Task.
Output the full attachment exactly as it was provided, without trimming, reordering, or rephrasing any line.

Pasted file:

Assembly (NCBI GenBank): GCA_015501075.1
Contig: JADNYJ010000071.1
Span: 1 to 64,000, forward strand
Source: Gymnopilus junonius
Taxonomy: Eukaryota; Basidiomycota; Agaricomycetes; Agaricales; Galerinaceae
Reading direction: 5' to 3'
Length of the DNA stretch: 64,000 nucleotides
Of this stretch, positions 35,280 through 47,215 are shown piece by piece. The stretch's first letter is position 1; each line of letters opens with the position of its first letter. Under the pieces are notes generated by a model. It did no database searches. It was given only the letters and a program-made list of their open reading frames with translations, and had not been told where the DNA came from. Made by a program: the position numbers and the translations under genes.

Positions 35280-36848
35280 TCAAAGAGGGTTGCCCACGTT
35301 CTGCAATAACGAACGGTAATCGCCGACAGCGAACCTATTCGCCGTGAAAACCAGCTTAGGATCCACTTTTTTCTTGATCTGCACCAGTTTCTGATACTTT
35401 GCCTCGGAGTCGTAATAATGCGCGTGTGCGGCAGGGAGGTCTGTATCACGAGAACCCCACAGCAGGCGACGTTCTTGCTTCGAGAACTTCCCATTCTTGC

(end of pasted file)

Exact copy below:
Assembly (NCBI GenBank): GCA_015501075.1
Contig: JADNYJ010000071.1
Span: 1 to 64,000, forward strand
Source: Gymnopilus junonius
Taxonomy: Eukaryota; Basidiomycota; Agaricomycetes; Agaricales; Galerinaceae
Reading direction: 5' to 3'
Length of the DNA stretch: 64,000 nucleotides
Of this stretch, positions 35,280 through 47,215 are shown piece by piece. The stretch's first letter is position 1; each line of letters opens with the position of its first letter. Under the pieces are notes generated by a model. It did no database searches. It was given only the letters and a program-made list of their open reading frames with translations, and had not been told where the DNA came from. Made by a program: the position numbers and the translations under genes.

Positions 35280-36848
35280 TCAAAGAGGGTTGCCCACGTT
35301 CTGCAATAACGAACGGTAATCGCCGACAGCGAACCTATTCGCCGTGAAAACCAGCTTAGGATCCACTTTTTTCTTGATCTGCACCAGTTTCTGATACTTT
35401 GCCTCGGAGTCGTAATAATGCGCGTGTGCGGCAGGGAGGTCTGTATCACGAGAACCCCACAGCAGGCGACGTTCTTGCTTCGAGAACTTCCCATTCTTGC